I have basic understanding of gearboxes and why we use them, but what is baffling me is that after about 4000 RPM (at least in my car) it doesn't accelerate further (or it does slowly)... This seems to apply to any kind of gearbox. For example in bicycles, when we select a lower gear after a while we feel with no resistance under our feet and the bicycle will not accelerate more. If we add more revs, why don't we get more speed?

  • What is the make/model/year of your vehicle? Is this a manual transmission? How many gears does it have? Thanks for asking your question. Cheers! Commented Mar 20, 2016 at 8:02
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    Any correctly functioning manual gearbox will have a direct relationship between RPMs, gear and resultant speed. Automatics have some slip built into them, but the majority of that slip is at lower RPMs or during deceleration. Bicycles are limited by the RPM at which one can pedal, but again have the same direct relationship as a manual gearbox vehicle. Are you referring to the power band? Please clarify what you're actually asking about. Commented Mar 20, 2016 at 18:27
  • I'm understanding the question well: you get a whatever gear box, manual transmission etc, (you are not talking strictly about cars but you just mean the same kind of mechanism) you rev up the power source and you are asking why it feels like there is no acceleration when above a certain number of RPM? I have the impression the answer about the bicycle is that you cannot move your legs faster than a certain speed and once the bicycle moves at a speed where the tire rotation matches the maximum speed you can move your legs ( through the gearbox) simply cant do more than that Commented Mar 21, 2016 at 2:20
  • Needs clarification. We are departing the meaning. The summary itself is confusing to me. I have to assume the meaning. Commented Mar 21, 2016 at 7:45
  • I think this might be better suited to engineering.stackexchange.com as it relates to the general system (despite the title) rather than any sort of repair Commented Mar 21, 2016 at 13:36

2 Answers 2


The amount of acceleration you feel depends on the amount of power the engine can deliver, and the speed you're driving at.


Internal combustion engines are more efficient at some speeds than others. To illustrate, here's a random power and torque curve:

Torque curve

Torque (which is the property you feel when you accelerate) peaks around 3000 rpm, and then starts to drop: the engine gets less efficient at higher rpm.


Drag increases with the cube of speed, so it rises quickly when you accelerate. The faster you go, the more difficult it becomes to accelerate (the more torque you need). At some point, all of the engine's torque is spent counteracting drag (and other losses), and none is available anymore to accelerate.


On a bike, when you select a low gear and start pedaling as fast as you can, you run into the rev limit of your legs: the point where you can't pedal any faster because your nerves and muscles can't expand/contract any faster.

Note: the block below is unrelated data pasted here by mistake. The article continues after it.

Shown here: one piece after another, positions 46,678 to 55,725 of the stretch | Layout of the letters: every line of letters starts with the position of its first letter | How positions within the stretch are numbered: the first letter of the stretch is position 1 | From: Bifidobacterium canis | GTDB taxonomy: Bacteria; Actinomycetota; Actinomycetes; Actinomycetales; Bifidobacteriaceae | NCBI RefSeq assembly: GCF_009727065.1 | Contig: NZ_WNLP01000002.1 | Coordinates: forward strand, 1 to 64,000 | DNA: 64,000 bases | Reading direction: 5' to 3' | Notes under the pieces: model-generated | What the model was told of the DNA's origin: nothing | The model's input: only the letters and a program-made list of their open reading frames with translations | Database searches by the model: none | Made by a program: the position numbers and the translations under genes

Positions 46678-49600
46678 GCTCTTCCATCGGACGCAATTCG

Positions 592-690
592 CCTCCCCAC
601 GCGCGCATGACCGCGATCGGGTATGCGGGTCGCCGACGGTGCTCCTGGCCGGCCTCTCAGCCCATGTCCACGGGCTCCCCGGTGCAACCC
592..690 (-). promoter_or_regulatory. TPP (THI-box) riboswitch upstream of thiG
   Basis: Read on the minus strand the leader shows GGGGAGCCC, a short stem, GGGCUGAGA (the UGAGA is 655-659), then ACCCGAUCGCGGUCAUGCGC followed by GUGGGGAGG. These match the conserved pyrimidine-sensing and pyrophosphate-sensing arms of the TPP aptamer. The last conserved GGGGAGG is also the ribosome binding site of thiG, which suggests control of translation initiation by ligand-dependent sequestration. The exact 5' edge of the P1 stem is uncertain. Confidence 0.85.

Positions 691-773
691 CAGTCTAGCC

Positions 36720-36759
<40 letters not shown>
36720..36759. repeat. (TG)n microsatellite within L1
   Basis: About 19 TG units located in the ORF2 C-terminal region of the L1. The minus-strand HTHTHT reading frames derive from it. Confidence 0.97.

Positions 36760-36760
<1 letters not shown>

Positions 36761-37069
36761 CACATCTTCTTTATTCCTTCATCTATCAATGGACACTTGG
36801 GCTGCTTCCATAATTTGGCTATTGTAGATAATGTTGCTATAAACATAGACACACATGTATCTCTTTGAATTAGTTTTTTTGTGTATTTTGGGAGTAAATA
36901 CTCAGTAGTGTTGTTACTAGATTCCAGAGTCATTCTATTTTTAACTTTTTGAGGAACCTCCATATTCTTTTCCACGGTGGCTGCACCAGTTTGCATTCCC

In a car something similar happens when you accelerate in low gear. Usually, the engine has a rev limiter to prevent damage. 4000 rpm is a very low limit for a petrol engine, but diesels can have limits in that region.


First the bicycle example: resistance is acceleration essentially. If you feel it, you accelerate. You can spin your pedal only so fast, so after some time, you can no longer increase the speed of your pedals, and thus the speed of the bike, that's the time when your efficiency dropped, and you need to shift.

Now the cars: Similar concept applies to car engines. Each engine type has it's own efficiency range. If you noticed, car manufacturers would specify peak torque and HP readings at a certain RPM. For some engines it's at 4k RPM, for some at 6.5k RPM. It depends on the engine design, displacement, type, etc.

Also, efficiency range can be adjust with different profile camshafts for different engines types, it's usually diled specifically for the vehicle needs - if it's a city vehicle, it would be making power rather early and feel snappy of the lights, but will run out of steam in the higher RPM. On the other side, sport vehicles would have peak power available rather late in the RPM.

Once you are out of the efficiency range, the forces acting on the engine components like friction and inertia increase, efficiency decreases and you feel loss of power.

It is very expensive to make an engine that is efficient in most of the RPM range, but many companies actually have variable timing like V-TEK for Honda, VVTI for Toyota, MIVEC for mitsubishi. This feature adjusts the cam-shaft profiles based on pre-programmed tune and helps to increase the range in which engine makes the power most efficiently. Alternatively, Constant Variable Transmission are also there to always keep you in the most efficient range.

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